A homemade bomb left behind by the husband and wife who perpetrated a mass shooting at a California social services center failed to detonate because it was poorly constructed, two law enforcement officials told The Associated Press.
The failure compelled Syed Rizwan Farook, 28, and Tashfeen Malik, 29, to drive around the area of San Bernardino, California, after the shootings that killed 14 people. They were apparently trying to set off the remote-controlled bomb, one of the officials said.
The officials were briefed on the investigation and spoke on condition of anonymity because they weren't authorized to discuss the case publicly.
Investigators believe the couple intended to detonate the improvised explosive device — placed in a bag left at the center that morning by Farook before the shooting — to kill emergency responders or possibly before their attack.
The plan to set off an explosive device as part of a wave of attacks is similar to an aborted 2012 plan by Farook and his longtime friend Enrique Marquez, who has been charged for his role in aiding the violence. The pair planned to explode pipe bombs on a freeway and then shoot emergency responders.
The device found at the scene in San Bernardino consisted of three pipe bombs, constructed with Christmas tree lights and attached to a remote-control toy car switched to "on." The couple had the remote with them in their rented SUV. It was found after the shootout.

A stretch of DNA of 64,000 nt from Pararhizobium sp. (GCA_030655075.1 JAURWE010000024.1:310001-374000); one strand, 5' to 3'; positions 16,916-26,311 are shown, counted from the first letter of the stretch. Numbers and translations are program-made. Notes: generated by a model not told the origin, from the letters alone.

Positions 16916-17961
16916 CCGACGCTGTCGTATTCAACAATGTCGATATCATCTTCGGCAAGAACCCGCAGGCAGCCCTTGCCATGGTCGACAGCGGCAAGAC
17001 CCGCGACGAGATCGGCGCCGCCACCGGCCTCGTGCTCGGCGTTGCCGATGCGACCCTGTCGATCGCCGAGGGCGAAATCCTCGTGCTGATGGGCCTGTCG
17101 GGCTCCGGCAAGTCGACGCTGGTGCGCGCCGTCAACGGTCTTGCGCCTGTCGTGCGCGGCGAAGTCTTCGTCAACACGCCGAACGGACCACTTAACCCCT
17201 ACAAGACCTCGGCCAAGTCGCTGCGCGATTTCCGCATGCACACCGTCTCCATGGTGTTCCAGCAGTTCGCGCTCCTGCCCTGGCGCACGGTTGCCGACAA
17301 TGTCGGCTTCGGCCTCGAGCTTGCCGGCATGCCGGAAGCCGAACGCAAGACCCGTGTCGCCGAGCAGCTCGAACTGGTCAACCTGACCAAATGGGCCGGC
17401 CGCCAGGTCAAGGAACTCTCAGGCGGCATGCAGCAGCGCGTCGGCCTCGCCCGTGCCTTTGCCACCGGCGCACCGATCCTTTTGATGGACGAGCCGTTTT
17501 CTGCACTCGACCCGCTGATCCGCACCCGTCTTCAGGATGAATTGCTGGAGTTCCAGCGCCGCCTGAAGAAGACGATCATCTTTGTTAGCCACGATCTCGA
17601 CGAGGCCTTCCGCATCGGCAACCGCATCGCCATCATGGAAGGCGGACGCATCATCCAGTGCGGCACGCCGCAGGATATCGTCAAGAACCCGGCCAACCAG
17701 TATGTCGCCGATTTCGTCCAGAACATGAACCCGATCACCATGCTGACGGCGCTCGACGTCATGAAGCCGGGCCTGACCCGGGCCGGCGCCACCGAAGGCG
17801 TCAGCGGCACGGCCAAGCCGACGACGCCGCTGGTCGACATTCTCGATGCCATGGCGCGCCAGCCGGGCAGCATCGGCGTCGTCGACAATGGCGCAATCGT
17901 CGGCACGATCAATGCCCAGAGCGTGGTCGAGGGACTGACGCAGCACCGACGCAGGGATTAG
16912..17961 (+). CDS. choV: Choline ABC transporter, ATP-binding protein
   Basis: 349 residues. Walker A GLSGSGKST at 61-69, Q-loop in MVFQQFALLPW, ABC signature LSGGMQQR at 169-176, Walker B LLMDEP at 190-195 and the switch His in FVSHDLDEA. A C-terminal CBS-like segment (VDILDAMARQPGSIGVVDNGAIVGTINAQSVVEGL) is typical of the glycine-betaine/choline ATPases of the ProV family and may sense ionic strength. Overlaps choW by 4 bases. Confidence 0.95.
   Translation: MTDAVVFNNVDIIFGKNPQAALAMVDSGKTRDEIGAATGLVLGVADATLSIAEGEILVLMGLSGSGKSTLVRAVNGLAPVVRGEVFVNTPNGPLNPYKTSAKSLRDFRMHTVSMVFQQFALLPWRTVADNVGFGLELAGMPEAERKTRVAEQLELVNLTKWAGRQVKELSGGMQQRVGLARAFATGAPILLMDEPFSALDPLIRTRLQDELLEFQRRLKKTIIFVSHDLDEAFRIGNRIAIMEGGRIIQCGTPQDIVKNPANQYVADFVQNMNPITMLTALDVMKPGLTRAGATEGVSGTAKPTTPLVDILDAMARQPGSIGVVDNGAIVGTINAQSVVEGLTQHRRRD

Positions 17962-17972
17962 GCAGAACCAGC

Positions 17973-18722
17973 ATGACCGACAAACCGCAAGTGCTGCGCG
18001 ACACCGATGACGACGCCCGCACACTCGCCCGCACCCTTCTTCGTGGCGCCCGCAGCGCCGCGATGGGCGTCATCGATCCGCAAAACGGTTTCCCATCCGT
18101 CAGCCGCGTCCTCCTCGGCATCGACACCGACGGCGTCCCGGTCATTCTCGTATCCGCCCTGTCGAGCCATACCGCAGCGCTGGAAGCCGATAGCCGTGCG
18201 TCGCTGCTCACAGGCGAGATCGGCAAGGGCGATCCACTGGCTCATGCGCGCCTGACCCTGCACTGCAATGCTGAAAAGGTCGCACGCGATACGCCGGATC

The FBI is still trying to determine where the couple was or what they did during 18 minutes between the Dec. 2 attack and a shootout with authorities that left them dead.
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Investigators have no details on the couple's whereabouts between 12:59 p.m. and 1:17 p.m. that day and worry that they may have met with someone, dropped by a storage unit or visited a residence. Authorities accounted for the couple's movements using traffic and surveillance cameras, witness accounts and other techniques.
While driving around San Bernardino and Redlands afterward, the couple appeared to drive aimlessly and stopped multiple times over a roughly 20-mile area, according to the FBI. They never strayed far from the location of their initial attack, and at one point appeared to be trying to drive closer. Farook and Malik also stopped by a nearby lake, which a dive team searched unsuccessfully for days, trying to find any abandoned electronic devices.
Detectives watching the area saw the couple driving toward their home in the SUV, and Farook and Malik died in a shootout with authorities.
One of the officials said the hard drive has still not been found, and the two cellphones, which were sent to the FBI lab, were so badly crushed that investigators have not yet been able to conduct a forensic examination on them.
One rifle used in the attack was modified in what appears to be an effort to make the gun fully automatic. But despite the installation of the required parts, the machining wasn't done properly and so the effort was unsuccessful, one official said. The errors constructing the explosive device and modifying the gun may indicate that the two killers were self-taught, but without potential electronic evidence on the couple's computer hard drive and phones, it is hard to know for sure, officials said.
The FBI has said there's no evidence that the attack was directed from overseas.
Myers reported from Los Angeles.